Ghosts Next Door

Ghosts Next Door
by Lopaka Kapanui

Sep 29, 2019

100 Ghost Stories Counting Down To Halloween 2019 #34


"The kids are doing really good in school," William Enos explained to his mother. "They're getting good marks and performing well in sports."

"That's wonderful to hear Bill, you must tell them how proud I am. You won't forget, will you?" Barbara Enos asked.

"I won't forget mom," William promised her.

"Has that boss of yours noticed your potential and given you a raise? You've worked your fingers to the bone for that man for six years, come this August. No one person has given more to that company than you have Bill," Barbara shook her head in disappointment.

"I have, in fact, received a raise two months ago at a fifteen percent increase. Madeline and I have been looking at a couple of houses to buy; the kids are getting older, and they are going to need a lot more room."Bill smiled at his mother, he was very proud of himself.

"Well,"  Barbara began. "I wished you would have told me sooner, I could have made a nice dinner for you and the kids so we could all celebrate together."

"Mom, Madeline is not going to go away, she's my wife and the mother of my children; your grandchildren. I love you both, but you're going to have to figure something out," William spoke warmly to his mother, never out of turn.

"It's like global warming, Bill, it's there, but I don't have to like it," Barbara spoke as she crocheted effortlessly.

"Funny," William chuckled. "Madeline says the same thing about you except she references mosquitos rather than global warming."

Barbara grabbed a spool of the cotton twine and threw it at William. Expertly hitting him in the forehead, she resumes crocheting without missing a beat. He sits there, rubbing the now red spot just below his hairline while still chuckling. "What has she been up to anyway?" Barbara asked.

William said nothing but took a sip of his favorite homemade lemonade that he always liked. He never bothered to ask, but somehow, after all these years, his mother managed to find deviled ham and was able to make his favorite sandwiches with it. "I realize you must be in shock, Bill, but really, how has Madeline been these days?"

"She's got cancer mom, cervical cancer. The doctors told her if they'd caught it earlier, they might have been able to prevent it, but..." William took a moment to compose himself. "She would complain about not feeling well before, and I always told her to go get checked, but she was always so busy."

"So busy with that job of hers that she's hardly home to be a wife and mother," Barbara quipped. William knew that his mother heard him.

"On top of being busy with her job, which at times is very thankless, she is up at five in the morning preparing breakfast and lunch for the kids before they head out to school. She's also the head of the girls' soccer team, which your granddaughters play on. After that, she has a moment to shower and then head back to work. It's the same thing with the PTA meetings that she's attending on Wednesday evenings. After that, she heads back to work to finish out the day. I, as her husband, make sure that Madeline knows just how much I appreciate and love her. I always have dinner prepared, and if she's too tired, I make sure I run her bath for her and give her a foot massage before bed. On the weekends, it's all of us spending all our time together day and night. The four of us. I know you don't like Madeline because you already had Vanessa Pacheco picked out for me, but if you think about it, she would have ended up being more your daughter that you never had rather than my wife.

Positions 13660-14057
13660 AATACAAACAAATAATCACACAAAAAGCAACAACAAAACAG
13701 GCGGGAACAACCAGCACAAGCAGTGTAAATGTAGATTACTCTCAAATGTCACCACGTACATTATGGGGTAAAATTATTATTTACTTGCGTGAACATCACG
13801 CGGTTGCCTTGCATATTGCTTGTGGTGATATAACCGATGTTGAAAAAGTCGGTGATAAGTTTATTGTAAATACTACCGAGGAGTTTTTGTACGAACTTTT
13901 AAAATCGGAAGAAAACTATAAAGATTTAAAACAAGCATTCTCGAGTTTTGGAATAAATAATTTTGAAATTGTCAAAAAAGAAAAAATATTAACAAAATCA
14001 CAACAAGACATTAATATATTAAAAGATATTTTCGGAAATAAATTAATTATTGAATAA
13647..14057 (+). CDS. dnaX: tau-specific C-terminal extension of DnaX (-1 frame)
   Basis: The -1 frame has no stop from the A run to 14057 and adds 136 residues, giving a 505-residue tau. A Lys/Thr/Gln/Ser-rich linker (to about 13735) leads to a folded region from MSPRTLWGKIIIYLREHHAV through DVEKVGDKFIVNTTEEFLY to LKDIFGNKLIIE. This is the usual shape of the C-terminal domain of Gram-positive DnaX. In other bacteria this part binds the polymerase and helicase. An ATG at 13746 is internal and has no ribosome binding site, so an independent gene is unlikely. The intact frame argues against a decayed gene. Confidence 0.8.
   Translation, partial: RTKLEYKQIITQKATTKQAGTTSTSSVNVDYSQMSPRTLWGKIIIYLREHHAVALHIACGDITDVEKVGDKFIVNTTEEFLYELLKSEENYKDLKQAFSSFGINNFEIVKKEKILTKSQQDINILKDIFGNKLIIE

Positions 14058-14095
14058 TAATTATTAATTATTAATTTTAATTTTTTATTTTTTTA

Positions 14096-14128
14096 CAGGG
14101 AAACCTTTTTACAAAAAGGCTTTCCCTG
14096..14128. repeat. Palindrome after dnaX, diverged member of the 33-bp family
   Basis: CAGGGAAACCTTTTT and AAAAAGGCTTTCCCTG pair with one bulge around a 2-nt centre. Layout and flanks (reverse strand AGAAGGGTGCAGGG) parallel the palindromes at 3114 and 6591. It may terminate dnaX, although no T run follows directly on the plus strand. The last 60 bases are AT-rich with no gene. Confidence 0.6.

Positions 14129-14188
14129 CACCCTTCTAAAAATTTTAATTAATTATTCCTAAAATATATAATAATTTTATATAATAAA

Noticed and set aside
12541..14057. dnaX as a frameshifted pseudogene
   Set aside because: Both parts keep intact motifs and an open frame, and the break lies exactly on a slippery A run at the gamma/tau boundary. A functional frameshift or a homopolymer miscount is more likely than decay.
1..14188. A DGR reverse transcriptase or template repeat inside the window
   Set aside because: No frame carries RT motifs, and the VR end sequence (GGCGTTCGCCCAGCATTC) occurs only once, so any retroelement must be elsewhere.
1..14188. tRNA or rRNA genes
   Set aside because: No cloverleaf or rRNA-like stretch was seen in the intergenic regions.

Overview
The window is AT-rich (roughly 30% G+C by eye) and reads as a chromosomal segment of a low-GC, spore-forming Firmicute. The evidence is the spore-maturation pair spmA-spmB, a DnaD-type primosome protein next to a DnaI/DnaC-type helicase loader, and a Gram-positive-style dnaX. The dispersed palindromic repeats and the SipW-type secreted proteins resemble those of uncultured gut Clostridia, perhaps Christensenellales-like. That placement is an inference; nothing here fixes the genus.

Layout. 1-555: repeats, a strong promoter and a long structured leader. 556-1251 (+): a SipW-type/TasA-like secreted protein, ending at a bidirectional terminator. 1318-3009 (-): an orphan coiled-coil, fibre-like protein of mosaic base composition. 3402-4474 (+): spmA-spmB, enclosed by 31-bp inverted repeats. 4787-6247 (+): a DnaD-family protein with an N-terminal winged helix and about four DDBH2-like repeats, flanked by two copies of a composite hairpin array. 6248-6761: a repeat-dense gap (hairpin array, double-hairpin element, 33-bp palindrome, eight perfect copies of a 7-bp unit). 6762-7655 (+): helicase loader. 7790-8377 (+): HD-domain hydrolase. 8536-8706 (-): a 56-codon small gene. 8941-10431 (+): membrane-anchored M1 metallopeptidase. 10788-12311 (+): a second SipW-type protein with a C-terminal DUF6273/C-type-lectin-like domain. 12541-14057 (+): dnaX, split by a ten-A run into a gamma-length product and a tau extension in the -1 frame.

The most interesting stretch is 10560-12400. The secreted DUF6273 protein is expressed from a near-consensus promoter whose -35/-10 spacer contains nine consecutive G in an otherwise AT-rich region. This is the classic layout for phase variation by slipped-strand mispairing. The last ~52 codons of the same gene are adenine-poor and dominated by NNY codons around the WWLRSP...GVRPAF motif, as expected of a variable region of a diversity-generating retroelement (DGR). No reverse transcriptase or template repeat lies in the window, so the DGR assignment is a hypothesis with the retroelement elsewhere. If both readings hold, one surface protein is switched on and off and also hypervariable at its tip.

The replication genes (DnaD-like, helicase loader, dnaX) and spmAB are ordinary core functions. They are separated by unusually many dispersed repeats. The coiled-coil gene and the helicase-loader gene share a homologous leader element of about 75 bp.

Anyway, if you care, that's what's been taking up all of her time, her children. So, I apologize mother, if my wife coming down with cervical cancer, which is way past the curing stage at this point, isn't tragic enough news to elicit one iota of sympathy from you. I didn't tell you this for your compassion, I told you because you're my mother..... I should have just kept it to myself." William got up from his chair and walked out the door without saying good-bye.

Barbara cleared away the crochet and dishes. Removing her wig and stepping out of her old house dress, she took out the makeup remover from her purse to clear away the layers of foundation and eyeliner. She let out her hair from the high tied bun, and it cascaded easily around her shoulders. Only in her tank top and a pair of shorts, Kapua Marks faced timed the real Barbara Enos, who was now a resident of a senior care home in Nu'uanu.

"Thank you so much, Kapua," Barbara's voice was shaky and fragile. "Your money is in your PayPal account."

"It's alright, Mrs. Enos," Kapua reassured her. "I'm glad to do it."

"I've become too old to wait for my son's ghost every year, too old to continue that same conversation. It takes a toll on you; thank you for being so kind Kapua," Barbara managed as best of a smile as she could muster.

"It's a shame that he died in that hit and run right in front of your house, it was a tragedy on top of a tragedy," Kapua offered.

"I can't expect you to do this forever, my dear, but should the day come when you cannot continue, at the very least, please leave out the lemonade and deviled egg sandwiches for Bill," Barbara's gray eyes welled over with tears. "My daughter in law hates me and blames me for Bill's death, I could never convince her that his ghost came to see me every year since then."

"You take care, Mrs. Enos, I'll come by to see you soon," Kapua assured the old woman. With no reply, Barbara hung up on her end.

Turning around to the two young women behind her, who were the same age of thirty as she, Kapua asked, "Do you believe me about your father now?"

No comments:

Post a Comment